estimation of size factors sj by estimateSizeFactors estimation of dispersion αi by estimateDispersions negative binomial GLM fitting for βi and Wald statistics by nbinomWaldTest

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You are certainly right - the GLM approach in DeSeq2 is not a F-test, which would make assumptions of equal variance, etc. that are not made in DESeq2. Assuming you submitted all observed transcripts to the random forest classifier, and not only DESeq2-DE genes, it would be interesting to look at the pre-transformation expression patterns of the genes selected by the random forest feature selection that were not selected by DESeq2. Are any of them low expression, artifacts? In the big picture, if the goal is to identify a predictor of sample group with highest performance, I'd speculate that using gene sets selected by tools like DESeq2, that were specifically designed to identify differentially expressed transcripts in RNA-Seq data, using a regression/variance model that is matched to the characteristics of that data, might in the long run outperform more generic technology-agnostic feature-selection approaches like F-test/Gini. But I don't have evidence for it, and note you are submitting the variance-stabilized transformed counts to the random forest. I'd imagine someone must have published on this feature selection question, but I'm not aware of a good reference. Perhaps others can comment as well.

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I am also in this same boat and having the same question and queries about the best feature selection methodology to use.

From my literature searching there does not seem to be a gold standard for this so I have so far been comparing feature selected genes against DeSeq2 significant genes. There does seem to be significant overlap but, and as you would hope, a massively reduced number of genes identified via the feature selection methods.

Have you also been comparing your feature selected genes against your DeSeq2 results ?

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How many samples do you have to start with ? I would suggest to stick to DESeq2 results if its bulk RNA-Seq and if you dont have hundreds of samples. Whats the percent of variation between two groups of samples ? Machine learning approaches works better for single cell data because of 1000s of cells to classify cell types and to identify cell-type specific markers.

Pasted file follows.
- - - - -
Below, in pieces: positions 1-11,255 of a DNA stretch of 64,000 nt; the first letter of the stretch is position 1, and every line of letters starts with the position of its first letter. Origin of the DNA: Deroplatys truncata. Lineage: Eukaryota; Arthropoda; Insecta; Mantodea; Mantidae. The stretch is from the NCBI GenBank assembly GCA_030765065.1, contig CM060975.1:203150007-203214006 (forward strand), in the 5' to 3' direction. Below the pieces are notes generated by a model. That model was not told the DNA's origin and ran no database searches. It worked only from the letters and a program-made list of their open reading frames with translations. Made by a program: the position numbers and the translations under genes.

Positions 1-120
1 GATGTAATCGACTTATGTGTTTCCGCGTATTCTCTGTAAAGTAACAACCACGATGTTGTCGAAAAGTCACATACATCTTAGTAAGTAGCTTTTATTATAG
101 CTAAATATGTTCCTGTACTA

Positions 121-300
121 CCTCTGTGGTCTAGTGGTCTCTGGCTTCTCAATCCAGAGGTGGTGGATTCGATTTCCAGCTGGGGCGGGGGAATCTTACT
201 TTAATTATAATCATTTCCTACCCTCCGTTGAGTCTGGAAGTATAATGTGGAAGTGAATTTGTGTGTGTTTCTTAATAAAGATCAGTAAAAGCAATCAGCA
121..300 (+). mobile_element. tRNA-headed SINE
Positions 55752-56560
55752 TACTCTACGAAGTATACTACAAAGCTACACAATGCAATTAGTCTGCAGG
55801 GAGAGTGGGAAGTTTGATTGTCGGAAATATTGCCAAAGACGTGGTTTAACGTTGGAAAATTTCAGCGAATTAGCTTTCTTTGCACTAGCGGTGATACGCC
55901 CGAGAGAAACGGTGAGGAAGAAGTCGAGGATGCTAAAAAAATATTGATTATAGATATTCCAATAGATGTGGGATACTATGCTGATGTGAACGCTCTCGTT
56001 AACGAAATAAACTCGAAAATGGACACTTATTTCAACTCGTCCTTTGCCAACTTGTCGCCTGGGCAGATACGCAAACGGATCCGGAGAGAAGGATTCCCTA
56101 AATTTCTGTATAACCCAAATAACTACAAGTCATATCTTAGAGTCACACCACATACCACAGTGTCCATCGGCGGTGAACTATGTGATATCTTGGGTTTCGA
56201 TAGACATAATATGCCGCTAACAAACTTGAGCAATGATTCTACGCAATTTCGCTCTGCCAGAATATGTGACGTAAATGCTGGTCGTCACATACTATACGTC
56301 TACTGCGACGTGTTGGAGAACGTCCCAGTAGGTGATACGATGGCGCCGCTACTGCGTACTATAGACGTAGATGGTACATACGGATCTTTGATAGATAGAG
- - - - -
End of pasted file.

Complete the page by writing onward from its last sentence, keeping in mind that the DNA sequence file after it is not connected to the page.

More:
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Hello geek_y. While this is in response to the original question I though I would add in my data set as well. I have 84 samples and 3 groups, pre exposure, exposure no disease signs and exposure disease signs. I get great sample clustering through PCA analysis (exposure no disease signs sits between pre exposure and exposure disease signs). I have found this What is the best way to combine machine learning algorithms for feature selection such as Variable importance in Random Forest with differential expression analysis? which is a pretty great pipeline from Kevin, so I am now currently taking my DEG and performing downstream analysis to reduce number of features. If you want any more info let me know :) I understand that it works well for SSRNA-seq but from reading the literature it does seem it has a place in bulk RNA-seq as well. I do thin the true power being the reduced feature selection that can be implemented thus identifying smaller groupings of genes to focus on. Ben

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With your sample size and experimental setup, I think differential gene expression is more reliable than any regression based analysis. Regression based methods exists from a long time and there is a reason why there are not used in bulk RNA-Seq differential expression. There is a reason why they are emerging with single cell data. I guess 84 samples doesn't have enough power, especially if the biological differences between conditions is not very very drastic.